If you use, play or listen to recorded music in your business or organisation, the chances are you need a music licence.
Under The Copyright, Designs and Patents Act 1988, permission is needed from the relevant copyright holders – those people who create music – in order to play or perform music in public.
Obtaining TheMusicLicence gives you this permission, in relation to the vast majority of commercially available music. This ranges from grassroots and independent artists and composers through to the biggest names in the business.
It means you don’t have to spend your time and energy contacting potentially hundreds of thousands of rightsholders individually to get permission to play or perform their music in your business.
How is the cost calculated?
The cost of TheMusicLicence depends on a number of factors including your type of venue and how you use music in your day-to-day operations, whether that be for background purposes or specially featured entertainment.
Read more about how the cost is calculated.
What usage does TheMusicLicence not cover?
- TheMusicLicence gives you the right to play or perform music in public, including certain related ancillary rights. It does not give you the right to, for instance, broadcast music, make it available online or copy it on physical products such as CDs, DVDs or digital devices. These activities are licensed separately by our parent companies PPL and PRS for Music.
TheMusicLicence gives you the right to use music that PPL and PRS for Music license in the UK. Although this will cover the vast majority of commercially released music available, there may be some music which is not covered by TheMusicLicence, or for which you do not require TheMusicLicence. Examples include:
- Music in which the rights are held by someone who is not represented by PPL or PRS for Music in the UK. Whilst PPL and PRS for Music each represent many thousands of music creators, there are some music rights holders who choose not to license their music in this way. This is sometimes referred to as “copyright-free” or “royalty-free” music. To use their music, you may need to get permission from those rights holders directly or through a third party. Please note that music not currently covered by TheMusicLicence may become covered at a later date, if the music rights holder becomes represented by PPL or PRS for Music.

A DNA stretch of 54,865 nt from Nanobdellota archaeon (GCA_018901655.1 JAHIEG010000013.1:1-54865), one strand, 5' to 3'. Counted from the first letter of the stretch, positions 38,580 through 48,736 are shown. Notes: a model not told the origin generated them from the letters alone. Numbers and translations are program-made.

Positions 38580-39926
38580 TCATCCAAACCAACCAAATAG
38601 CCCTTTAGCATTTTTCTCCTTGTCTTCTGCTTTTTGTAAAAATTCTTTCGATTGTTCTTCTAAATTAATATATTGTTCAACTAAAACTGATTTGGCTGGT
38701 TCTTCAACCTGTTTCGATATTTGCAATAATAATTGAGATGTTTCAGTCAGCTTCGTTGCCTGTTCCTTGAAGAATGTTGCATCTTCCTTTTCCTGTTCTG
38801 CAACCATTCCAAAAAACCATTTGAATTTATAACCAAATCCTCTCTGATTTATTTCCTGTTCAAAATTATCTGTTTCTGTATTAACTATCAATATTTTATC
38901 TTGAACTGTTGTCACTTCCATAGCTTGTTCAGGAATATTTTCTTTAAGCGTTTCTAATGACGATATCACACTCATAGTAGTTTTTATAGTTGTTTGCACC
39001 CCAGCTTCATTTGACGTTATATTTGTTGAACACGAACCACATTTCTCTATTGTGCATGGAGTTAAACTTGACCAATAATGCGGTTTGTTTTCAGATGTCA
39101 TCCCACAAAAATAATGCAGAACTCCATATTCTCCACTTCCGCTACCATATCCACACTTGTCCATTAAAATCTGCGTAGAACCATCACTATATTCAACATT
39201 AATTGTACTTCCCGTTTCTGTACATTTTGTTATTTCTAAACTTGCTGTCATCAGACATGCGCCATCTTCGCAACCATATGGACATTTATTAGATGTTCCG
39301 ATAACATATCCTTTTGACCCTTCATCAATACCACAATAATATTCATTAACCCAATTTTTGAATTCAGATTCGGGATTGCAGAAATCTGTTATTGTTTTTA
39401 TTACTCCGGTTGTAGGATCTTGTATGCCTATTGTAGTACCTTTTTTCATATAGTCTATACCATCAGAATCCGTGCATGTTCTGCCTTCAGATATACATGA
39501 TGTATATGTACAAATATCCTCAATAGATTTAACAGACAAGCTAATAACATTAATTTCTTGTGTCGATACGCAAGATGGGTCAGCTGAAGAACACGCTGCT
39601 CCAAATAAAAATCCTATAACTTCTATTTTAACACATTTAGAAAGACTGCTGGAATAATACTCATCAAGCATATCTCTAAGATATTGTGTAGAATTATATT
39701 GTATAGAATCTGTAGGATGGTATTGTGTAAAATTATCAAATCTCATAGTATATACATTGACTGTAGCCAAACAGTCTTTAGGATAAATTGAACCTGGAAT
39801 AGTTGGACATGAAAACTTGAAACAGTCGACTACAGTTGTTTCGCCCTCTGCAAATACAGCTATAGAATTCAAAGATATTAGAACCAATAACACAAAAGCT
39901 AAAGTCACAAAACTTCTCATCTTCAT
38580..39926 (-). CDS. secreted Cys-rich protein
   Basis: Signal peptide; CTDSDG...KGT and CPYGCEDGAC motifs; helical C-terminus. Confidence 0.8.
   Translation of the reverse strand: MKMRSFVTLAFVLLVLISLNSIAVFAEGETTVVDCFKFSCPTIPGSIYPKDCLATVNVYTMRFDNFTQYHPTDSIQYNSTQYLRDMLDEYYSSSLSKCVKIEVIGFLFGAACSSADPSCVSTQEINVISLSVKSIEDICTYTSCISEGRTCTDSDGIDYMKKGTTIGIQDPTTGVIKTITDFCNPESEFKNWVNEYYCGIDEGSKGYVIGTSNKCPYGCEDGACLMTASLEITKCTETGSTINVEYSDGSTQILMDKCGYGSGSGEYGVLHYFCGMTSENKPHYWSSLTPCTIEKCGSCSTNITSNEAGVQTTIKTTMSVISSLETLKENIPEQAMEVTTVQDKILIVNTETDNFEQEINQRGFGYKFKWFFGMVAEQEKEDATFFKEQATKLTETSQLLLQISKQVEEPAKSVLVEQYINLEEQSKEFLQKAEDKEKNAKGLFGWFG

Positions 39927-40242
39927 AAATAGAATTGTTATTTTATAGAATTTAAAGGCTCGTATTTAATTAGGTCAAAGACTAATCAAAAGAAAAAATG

- Musical works which are specially written for dramatic performances, such as musicals, operas and ballets (also known as Grand Rights works). To use this music, you need to get permission from the rights holder directly, which is usually the music publisher.
- Music where the period of copyright protection has expired for both the song and its recording (and therefore no longer requires permission from the rights holder in order to play or perform it). Please note that copyright in a song may expire at a different time from the copyright in the sound recording.
If you believe you may be using music which does not require TheMusicLicence, please call us for advice and further information. If you wish to use music which is advertised as not requiring TheMusicLicence, you should take reasonable steps to ensure that the music is correctly licensed.
Discretionary Policies and Statutory Exemptions
- PPL and PRS for Music each separately operate a number of discretionary policies setting out circumstances in which, whilst legally entitled to do so, they choose not to apply a charge. Due to the specific nature of these policies they will be applied depending on certain music usages and business. There may also be situations where the law permits music to be used without requiring TheMusicLicence, such as where music is only performed or played for instructional purposes in an educational establishment.
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